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Althusser's term to describe a mechanism whereby the human subject is ‘constituted’ (constructed) by pre-given structures (a structuralist stance). By being named or ‘hailed’ as a member of a group, a person is led to see themselves as an ideological subject. For example, when a politician addresses a crowd as ‘citizens’, or a teacher addresses a class as ‘students’, the people in those situations are being asked to adopt a certain subject position or social role that is conducive to the maintenance of the social order. The situation would be different if they were addressed as ‘comrades’. This concept is used by Marxist theorists to explain the ideological function of mass-media texts. According to this view, the subject (viewer, listener, reader) is constituted by the text, and the power of the mass media resides in their ability to ‘position’ the subject in such a way that their representations are taken to be reflections of everyday reality. Such framings reflect a stance of structural or textual determinism which has been challenged by contemporary social semioticians who tend to emphasize the ‘polysemic’ and ‘multiaccentual’ nature of texts, together with the diversity of their uses. See also ideological state apparatus.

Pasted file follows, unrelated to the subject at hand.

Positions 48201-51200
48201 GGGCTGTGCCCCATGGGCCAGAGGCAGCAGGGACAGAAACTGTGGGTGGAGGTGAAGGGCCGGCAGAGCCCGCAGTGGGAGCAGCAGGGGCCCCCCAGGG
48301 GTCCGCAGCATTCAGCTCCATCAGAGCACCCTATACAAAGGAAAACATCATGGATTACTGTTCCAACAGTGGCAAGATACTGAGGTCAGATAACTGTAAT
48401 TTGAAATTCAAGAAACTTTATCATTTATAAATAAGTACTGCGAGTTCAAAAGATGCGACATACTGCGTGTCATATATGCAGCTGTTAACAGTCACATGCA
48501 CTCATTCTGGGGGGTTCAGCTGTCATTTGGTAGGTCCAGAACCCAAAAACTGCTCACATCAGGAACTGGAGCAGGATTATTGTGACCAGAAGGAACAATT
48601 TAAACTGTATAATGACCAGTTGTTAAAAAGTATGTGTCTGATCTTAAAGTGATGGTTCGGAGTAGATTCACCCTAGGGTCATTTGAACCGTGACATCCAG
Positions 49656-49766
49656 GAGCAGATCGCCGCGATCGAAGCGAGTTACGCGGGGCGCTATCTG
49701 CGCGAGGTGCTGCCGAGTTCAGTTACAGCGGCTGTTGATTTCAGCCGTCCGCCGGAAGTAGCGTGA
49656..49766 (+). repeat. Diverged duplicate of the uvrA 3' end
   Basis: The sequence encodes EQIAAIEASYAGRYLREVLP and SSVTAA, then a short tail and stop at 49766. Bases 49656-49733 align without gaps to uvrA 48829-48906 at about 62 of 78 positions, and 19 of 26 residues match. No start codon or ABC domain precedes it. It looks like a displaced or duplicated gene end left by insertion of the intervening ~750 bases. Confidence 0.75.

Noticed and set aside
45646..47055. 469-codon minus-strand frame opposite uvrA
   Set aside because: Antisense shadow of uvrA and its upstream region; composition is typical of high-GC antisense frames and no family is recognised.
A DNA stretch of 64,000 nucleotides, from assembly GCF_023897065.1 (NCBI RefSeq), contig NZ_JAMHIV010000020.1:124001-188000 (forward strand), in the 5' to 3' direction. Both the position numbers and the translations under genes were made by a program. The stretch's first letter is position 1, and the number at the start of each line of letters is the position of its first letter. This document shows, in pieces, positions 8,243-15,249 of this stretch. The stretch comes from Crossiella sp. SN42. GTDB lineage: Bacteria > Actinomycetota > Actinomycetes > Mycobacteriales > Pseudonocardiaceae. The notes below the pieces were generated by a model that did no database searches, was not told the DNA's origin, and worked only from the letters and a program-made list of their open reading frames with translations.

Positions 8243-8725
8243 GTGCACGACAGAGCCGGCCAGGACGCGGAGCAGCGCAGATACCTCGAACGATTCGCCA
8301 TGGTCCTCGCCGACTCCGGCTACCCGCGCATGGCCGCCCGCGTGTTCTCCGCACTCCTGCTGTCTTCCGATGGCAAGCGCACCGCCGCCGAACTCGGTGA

Subjects: Media Studies.

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